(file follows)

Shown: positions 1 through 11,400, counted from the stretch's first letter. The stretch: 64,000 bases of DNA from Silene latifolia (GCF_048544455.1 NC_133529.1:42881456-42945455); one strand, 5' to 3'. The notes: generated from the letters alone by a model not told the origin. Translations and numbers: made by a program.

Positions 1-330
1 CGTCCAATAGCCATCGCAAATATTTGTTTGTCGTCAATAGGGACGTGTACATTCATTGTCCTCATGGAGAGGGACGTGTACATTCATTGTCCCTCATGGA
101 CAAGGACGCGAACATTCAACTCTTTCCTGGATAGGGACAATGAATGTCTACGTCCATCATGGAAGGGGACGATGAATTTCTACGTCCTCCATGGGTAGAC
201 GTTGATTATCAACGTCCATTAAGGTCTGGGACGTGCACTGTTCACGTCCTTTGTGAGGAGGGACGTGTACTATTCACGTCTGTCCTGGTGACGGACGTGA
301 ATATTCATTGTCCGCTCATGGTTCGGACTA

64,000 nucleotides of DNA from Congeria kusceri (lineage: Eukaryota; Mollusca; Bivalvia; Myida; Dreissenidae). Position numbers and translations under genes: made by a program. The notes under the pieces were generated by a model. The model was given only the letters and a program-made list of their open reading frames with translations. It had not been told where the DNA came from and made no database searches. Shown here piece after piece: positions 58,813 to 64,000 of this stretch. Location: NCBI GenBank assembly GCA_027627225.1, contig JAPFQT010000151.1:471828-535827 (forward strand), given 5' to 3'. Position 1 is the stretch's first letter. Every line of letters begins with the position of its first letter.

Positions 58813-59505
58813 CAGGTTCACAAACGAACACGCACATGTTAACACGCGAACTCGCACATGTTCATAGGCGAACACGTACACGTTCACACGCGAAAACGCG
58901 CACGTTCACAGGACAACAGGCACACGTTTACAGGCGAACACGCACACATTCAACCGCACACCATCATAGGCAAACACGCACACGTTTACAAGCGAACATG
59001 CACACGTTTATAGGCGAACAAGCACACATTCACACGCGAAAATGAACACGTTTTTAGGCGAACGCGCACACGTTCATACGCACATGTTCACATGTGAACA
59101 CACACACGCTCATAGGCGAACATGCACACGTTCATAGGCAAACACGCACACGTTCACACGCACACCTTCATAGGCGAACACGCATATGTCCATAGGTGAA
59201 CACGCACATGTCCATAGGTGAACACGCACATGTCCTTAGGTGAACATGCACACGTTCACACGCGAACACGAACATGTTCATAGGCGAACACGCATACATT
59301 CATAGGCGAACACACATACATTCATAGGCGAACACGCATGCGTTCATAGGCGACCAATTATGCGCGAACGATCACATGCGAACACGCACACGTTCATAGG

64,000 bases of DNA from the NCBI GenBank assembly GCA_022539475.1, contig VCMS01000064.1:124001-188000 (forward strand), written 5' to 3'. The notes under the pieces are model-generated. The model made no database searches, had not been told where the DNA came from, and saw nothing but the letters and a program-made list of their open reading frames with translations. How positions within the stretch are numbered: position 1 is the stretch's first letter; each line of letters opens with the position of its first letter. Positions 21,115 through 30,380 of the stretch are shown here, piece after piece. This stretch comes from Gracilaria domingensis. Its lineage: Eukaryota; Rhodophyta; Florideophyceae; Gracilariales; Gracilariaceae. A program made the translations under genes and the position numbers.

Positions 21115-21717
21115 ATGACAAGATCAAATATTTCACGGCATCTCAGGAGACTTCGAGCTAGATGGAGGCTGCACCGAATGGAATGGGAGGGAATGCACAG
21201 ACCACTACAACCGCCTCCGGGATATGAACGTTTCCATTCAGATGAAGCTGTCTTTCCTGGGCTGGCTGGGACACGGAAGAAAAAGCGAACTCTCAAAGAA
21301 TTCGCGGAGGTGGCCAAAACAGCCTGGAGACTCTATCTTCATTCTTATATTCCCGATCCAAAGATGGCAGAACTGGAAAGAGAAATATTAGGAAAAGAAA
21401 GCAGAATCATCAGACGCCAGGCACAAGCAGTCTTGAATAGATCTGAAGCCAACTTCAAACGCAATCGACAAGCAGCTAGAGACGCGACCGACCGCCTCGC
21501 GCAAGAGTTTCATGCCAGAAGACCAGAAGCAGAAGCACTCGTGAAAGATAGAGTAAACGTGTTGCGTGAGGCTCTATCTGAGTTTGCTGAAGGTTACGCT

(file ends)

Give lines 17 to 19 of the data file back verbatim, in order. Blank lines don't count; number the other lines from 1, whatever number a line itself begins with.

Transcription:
21115 ATGACAAGATCAAATATTTCACGGCATCTCAGGAGACTTCGAGCTAGATGGAGGCTGCACCGAATGGAATGGGAGGGAATGCACAG
21201 ACCACTACAACCGCCTCCGGGATATGAACGTTTCCATTCAGATGAAGCTGTCTTTCCTGGGCTGGCTGGGACACGGAAGAAAAAGCGAACTCTCAAAGAA
21301 TTCGCGGAGGTGGCCAAAACAGCCTGGAGACTCTATCTTCATTCTTATATTCCCGATCCAAAGATGGCAGAACTGGAAAGAGAAATATTAGGAAAAGAAA